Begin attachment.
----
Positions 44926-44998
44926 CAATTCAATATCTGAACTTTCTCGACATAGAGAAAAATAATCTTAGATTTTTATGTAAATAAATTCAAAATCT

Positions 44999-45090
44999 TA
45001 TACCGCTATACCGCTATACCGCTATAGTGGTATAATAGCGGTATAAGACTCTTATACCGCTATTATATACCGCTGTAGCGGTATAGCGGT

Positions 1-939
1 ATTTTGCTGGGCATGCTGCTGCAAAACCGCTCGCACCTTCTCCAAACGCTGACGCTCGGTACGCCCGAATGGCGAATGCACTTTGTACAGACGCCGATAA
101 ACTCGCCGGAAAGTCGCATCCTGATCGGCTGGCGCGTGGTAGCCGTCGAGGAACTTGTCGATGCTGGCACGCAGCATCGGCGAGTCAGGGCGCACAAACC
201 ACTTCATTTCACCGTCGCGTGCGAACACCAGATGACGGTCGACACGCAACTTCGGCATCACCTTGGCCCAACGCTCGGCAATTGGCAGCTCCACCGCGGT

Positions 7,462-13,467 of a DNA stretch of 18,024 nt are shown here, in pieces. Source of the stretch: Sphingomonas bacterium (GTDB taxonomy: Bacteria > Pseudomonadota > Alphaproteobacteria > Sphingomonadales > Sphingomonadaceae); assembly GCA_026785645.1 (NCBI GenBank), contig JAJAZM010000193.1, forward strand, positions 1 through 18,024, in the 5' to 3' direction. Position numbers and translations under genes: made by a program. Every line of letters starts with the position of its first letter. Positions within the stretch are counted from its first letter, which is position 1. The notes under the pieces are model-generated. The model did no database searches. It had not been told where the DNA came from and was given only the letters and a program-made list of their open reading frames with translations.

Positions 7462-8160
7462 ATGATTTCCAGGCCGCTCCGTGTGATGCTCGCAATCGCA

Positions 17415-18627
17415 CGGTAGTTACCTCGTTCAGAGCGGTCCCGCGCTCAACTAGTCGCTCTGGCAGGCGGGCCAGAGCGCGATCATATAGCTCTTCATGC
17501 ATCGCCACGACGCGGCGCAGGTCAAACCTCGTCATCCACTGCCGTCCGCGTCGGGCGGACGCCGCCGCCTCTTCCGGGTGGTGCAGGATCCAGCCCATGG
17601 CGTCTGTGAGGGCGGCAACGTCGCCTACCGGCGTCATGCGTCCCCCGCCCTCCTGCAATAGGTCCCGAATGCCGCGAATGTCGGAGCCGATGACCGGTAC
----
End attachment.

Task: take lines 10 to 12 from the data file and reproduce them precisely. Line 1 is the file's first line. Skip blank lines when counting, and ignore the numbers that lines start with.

Positions 7,462-13,467 of a DNA stretch of 18,024 nt are shown here, in pieces. Source of the stretch: Sphingomonas bacterium (GTDB taxonomy: Bacteria > Pseudomonadota > Alphaproteobacteria > Sphingomonadales > Sphingomonadaceae); assembly GCA_026785645.1 (NCBI GenBank), contig JAJAZM010000193.1, forward strand, positions 1 through 18,024, in the 5' to 3' direction. Position numbers and translations under genes: made by a program. Every line of letters starts with the position of its first letter. Positions within the stretch are counted from its first letter, which is position 1. The notes under the pieces are model-generated. The model did no database searches. It had not been told where the DNA came from and was given only the letters and a program-made list of their open reading frames with translations.

Positions 7462-8160
7462 ATGATTTCCAGGCCGCTCCGTGTGATGCTCGCAATCGCA